Saturday, July 03, 2010

Is the pad an ebook-reader replacement?

My pal Glenn Fleishman from TidBITS has some interesting comments on this podcast.
For example he is asked whether the Amazon Kindle and the iPad are really in the same market. At first I disagreed with his statement that the iPad is not really an ebook-reader replacement, because it did replace the Kindle for me. But then he explained, and I agree: the iPad is basically too heavy to be really practical, and for some people, it is needlessly complex and expensive, if they only want a book replacement. If the Kindle had a better and faster screen, I'd probably still use it. (I'd like to see comparison photos of the old Kindle DX and the new one, to see how big that asserted contrast improvement is.)

I don't care too much to read with a book on a table. Or in any position where I have to bend my neck to look down at it. Not comfortable for long periods. I prefer to be very much leaned back, half lying down, and have the "book" above/in front of me. The iPad is too heavy to do this for long. I can use it as much as I do partly due to a solution which is to big and clumsy for most people: a book holder, simple a big floor-stand which holds a book or ebook reader for you.

That being said, though, if they could make an iPad at half the weight I would not have any want at all for another e-reader. (I don't like sitting in the sun, so the screen visibility is no issue.)
And I'll bet the Kindle has not inspired as many nice cases as the iPad already has. (This is just one of several companies' products I've seen this week. There are also this and this.) (Man, get a load of the video on the Targus page! Talk about perky and enthusiastic! Like she just can hardly contain her pleasure at this lovely product! Well done.) (Almost overdone. I think I would mock her if she didn't turn me on so much.)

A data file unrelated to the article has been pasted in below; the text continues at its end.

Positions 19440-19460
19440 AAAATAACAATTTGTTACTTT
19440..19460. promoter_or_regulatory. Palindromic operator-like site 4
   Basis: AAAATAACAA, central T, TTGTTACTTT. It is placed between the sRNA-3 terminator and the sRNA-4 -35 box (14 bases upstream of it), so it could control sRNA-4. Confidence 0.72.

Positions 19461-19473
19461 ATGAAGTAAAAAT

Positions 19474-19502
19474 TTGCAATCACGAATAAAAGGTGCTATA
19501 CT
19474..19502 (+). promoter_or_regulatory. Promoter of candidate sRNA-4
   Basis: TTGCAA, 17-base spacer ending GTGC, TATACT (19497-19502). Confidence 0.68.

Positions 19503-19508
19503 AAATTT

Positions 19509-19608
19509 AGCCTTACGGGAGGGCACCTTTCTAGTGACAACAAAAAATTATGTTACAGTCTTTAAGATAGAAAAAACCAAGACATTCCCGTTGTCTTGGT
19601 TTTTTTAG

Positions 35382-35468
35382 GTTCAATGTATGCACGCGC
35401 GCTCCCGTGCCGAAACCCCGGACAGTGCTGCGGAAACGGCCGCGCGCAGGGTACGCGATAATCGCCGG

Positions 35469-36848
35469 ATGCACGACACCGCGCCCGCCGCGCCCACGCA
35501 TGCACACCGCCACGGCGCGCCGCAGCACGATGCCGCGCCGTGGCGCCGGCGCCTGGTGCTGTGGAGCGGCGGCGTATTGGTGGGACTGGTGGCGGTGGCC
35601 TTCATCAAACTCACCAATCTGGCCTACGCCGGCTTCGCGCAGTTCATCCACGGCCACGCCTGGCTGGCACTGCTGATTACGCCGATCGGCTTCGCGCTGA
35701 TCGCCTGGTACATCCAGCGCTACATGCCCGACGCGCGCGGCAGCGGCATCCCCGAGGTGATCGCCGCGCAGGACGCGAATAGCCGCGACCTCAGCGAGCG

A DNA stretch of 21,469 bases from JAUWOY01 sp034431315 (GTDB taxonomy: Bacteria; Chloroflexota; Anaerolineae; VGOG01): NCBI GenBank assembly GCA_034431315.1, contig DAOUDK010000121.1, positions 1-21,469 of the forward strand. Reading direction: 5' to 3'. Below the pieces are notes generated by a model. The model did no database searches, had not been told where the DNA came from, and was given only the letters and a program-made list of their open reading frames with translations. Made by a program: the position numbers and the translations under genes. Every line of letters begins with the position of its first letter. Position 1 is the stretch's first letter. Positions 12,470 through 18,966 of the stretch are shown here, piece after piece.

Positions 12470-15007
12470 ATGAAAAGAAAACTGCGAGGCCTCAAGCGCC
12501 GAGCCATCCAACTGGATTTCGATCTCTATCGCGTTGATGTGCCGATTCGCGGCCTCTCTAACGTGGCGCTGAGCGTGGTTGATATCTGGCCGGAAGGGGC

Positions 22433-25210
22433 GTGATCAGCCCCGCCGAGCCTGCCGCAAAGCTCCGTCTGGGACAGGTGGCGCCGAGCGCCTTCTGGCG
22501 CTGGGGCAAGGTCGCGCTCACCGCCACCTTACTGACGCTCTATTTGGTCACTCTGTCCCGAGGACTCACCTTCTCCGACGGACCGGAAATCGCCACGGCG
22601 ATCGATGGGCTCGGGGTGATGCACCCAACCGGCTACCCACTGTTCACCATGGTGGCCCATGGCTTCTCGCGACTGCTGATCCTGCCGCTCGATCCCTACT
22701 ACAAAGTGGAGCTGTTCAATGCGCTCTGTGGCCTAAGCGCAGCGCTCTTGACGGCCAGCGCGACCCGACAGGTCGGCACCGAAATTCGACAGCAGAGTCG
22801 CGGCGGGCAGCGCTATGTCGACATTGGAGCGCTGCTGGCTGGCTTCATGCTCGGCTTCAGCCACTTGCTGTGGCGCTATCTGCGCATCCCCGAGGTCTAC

Glenn also wrote this article about using software to block distractions on the computer, something I touched on once. I think I even found the "Isolator" app that he used while writing this article.


Bruce said...

Is the computer a replacement for a desktop calculator? No, but it's good enough for many people.

Is a PDA or smart phone as good as a handheld calculator? Again, the answer is no, but the advantage of the handheld calculator is not enough to motivate most people to go out and buy one.

People who read a whole lot may end up with dedicated book readers of some kind. I suspect that most people will find general purpose tablets good enough.

Eolake Stobblehouse said...

Yes, I agree.
I think Amazon is quite concerned about, right now, what the exact percentages are of those groups. And about if and when a tablet will arrive which a Kindle can't beat in any meaningful way.

ganesha games said...

I think specific devices must be much, much cheaper to compete. I'm a heavy reader but the things I can do on an iPad greatly outnumber the things I can do on a Kindle. The recent price drops in th kindle are and indication that Amazon gets this.

Eolake Stobblehouse said...

I agree. How many people will not want to check the web or email on the device if they can?

Timo Lehtinen said...

When the next gen Kindle with e-ink 2 display is released in the fall the readers who were distracted by the iPad will once again flock to the Kindle.

Apple, of course, will respond to this with a retina display boasting iPad 2, after which the iPad vs. Kindle debate is on once again.

Timo Lehtinen said...

How many people will not want to check the web or email on the device if they can?

Why would you want to do that while reading a book?

Eolake Stobblehouse said...

For when you get bored with the book and want to do somehting else. Hard core readers may not need this, but I do.

Have you heard anything solid about an improved e-paper? I hope for it.